by Emily Lawless & Brenna O’Toole, Infinity Publishing Copyeditors
Copyeditors are, as a group, very patient and forgiving readers. We love noticing nitpicky details and fixing subtle errors to help you present your audience the most polished and professional version of your book possible. We could spend all day moving commas and repossessing possessives, and many days we do. Editors aren’t impervious to frustration, however, especially when we come across the same small exasperating errors over and over again . . . in the course of one manuscript.
What errors make us reach for our red pens every time? We asked the Infinity copyediting staff, “What is your biggest pet peeve?”
Brenna: One of the most common mistakes an author can make is punctuating dialog incorrectly — and if it happens once, it’ll probably happen many times. Here are a few simple things to check for when punctuating dialog:
1. Quotation marks should surround only the text spoken by a character — not the attribution (he/she said), and not reported speech (I told him yes).
incorrect: “The apple tree is too tall to climb, he said.”
correct: “The apple tree is too tall to climb,” he said.
2. When a character ends a statement, use a comma instead of a period if the sentence continues after the dialog. Similarly, if any text introduces the dialog, a comma precedes the quotation.
incorrect: “That is a tall order.” She said. He turned to me and said. “I don’t want to go home.”
correct: “That is a tall order,” she said. He turned to me and said, “I don’t want to go home.”
If a complete sentence follows the dialog, it is safe to use a period.
incorrect: “I’m a private eye,” my cigarette glowed in the dark room.
correct: “I’m a private eye.” My cigarette glowed in the dark room.
3. Punctuation (including question marks and exclamation points) lives inside the quotation marks.
incorrect: “Is there really a rainbow over there” she asked? “That’s amazing”, she yelled!
correct: “Is there really a rainbow over there?” she asked. “That’s amazing!” she yelled.
Robin: Dangling and misplaced modifiers are hateful things. Although the name might sound intimidating, they are simply descriptors that have lost their way in a sentence, so that they no longer explain what the writer intended. A dangling modifier seems to have no subject at all, whereas a misplaced modifier wants to be adopted by a new one. The easiest way to avoid this trap is to keep related words close to each other within a sentence.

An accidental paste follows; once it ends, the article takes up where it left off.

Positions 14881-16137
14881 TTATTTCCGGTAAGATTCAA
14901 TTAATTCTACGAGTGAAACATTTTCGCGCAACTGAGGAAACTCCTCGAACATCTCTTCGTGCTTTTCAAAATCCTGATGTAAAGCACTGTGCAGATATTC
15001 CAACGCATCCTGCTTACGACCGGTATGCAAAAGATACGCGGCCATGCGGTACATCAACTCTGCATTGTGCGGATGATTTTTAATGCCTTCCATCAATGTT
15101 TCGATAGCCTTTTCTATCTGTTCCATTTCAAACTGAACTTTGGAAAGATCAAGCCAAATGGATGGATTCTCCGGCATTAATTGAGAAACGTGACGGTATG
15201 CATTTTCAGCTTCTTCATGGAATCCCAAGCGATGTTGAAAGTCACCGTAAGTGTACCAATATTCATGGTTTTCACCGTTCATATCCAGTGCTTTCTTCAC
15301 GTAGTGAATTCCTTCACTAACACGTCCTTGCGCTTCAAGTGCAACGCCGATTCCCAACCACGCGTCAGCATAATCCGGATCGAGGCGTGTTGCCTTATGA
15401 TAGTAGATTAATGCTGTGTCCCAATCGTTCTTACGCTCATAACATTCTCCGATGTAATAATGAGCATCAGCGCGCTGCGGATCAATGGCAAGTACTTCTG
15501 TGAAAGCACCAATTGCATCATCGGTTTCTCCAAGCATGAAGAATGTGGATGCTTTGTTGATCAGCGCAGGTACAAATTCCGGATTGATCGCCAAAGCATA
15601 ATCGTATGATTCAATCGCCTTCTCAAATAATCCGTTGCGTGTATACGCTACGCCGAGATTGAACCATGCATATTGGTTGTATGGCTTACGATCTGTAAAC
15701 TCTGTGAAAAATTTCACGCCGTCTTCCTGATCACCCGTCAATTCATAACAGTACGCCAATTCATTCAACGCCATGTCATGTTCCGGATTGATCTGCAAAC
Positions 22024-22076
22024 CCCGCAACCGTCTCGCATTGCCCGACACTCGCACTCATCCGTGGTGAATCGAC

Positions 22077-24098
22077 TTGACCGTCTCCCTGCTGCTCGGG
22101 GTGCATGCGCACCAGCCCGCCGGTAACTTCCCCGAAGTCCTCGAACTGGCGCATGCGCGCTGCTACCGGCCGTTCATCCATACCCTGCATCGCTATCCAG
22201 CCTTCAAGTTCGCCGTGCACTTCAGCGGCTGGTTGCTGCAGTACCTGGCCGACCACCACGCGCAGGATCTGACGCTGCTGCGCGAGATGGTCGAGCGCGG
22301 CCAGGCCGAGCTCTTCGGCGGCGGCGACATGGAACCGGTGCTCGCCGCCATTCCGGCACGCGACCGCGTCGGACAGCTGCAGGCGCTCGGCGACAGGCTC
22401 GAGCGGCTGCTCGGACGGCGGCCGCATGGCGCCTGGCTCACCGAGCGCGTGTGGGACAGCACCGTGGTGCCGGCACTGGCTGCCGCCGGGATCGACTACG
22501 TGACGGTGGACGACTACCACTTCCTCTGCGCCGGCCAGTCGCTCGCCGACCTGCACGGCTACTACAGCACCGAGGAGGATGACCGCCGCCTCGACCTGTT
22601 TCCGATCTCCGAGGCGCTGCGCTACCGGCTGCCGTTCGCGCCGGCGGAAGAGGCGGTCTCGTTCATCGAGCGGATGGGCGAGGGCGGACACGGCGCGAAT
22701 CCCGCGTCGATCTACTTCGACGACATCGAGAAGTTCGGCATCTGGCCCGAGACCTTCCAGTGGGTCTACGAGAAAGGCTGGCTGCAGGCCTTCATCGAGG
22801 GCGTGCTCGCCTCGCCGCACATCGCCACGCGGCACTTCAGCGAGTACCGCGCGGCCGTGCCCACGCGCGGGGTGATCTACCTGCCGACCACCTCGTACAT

incorrect: Being Saturday night, the student decided to procrastinate.
Being Saturday night is a dangling modifier — it has no subject, and so it seems that the student = Saturday night.
correct: Since it was Saturday night, the student decided to procrastinate.
incorrect: My phone has a specific ringtone for my girlfriend that sounded chipper.
That sounded chipper is a misplaced modifier — it’s been separated from its subject, a specific ringtone, and instead, seems to imply that the speaker has a harem of girlfriends, but only one who sounded chipper.
correct: My phone has a specific, chipper-sounding ringtone for my girlfriend.
Caryn: Homophone (or homonym) confusion is so rudimentary that it almost shouldn’t be considered a pet peeve, but it’s everywhere! Of course, many people have difficulty remembering the differences between words that sound alike, such as to/too/two, farther/further, and your/you’re; it’s harder to be patient with mistakes involving less common words that sound similar, but mean very different things, such as so/sew, cereal/serial, idle/idol, and except/accept. Many of these errors are made when an author is writing quickly and relies on a spelling checker alone to catch his or her mistakes; others stem from a lack of understanding of the words’ meanings. There are two techniques to help reduce homophone confusion:
1.) Read your manuscript multiple times, and have as many people as possible read and critique it.
2.) If you have any doubt about the spelling or use of any word, look it up in a dictionary.
incorrect: For a different prospective, I asked my dad, formally a minor, if a mining cart would need duel break peddles to keep access wait stationery. I listed to what I herd with wrapped attention.
correct: For a different perspective, I asked my dad, formerly a miner, if a mining cart would need dual brake pedals to keep excess weight stationary. I listened to what I heard with rapt attention.
Emily: Overuse of clichés is bad enough on its own, but cliché confusion is a surprisingly common, and funny, phenomenon. An expression is generally considered to be a cliché when it is used so commonly that it is familiar or tired; although clichés weaken writing, giving it a staleness and predictability (qualities most writers hope to avoid!), they do sometimes have a role to play in character dialog or other specific instances. When writers grow careless, however, a cliché can morph into an ugly mess that makes its author look silly. Although some resources (such as the Cliché Finder at http://www.westegg.com/cliche/) exist that can help you “keep all your ducks in a row,” — but not “in one basket” — the best rule of thumb regarding clichés is “when in doubt, leave it out.”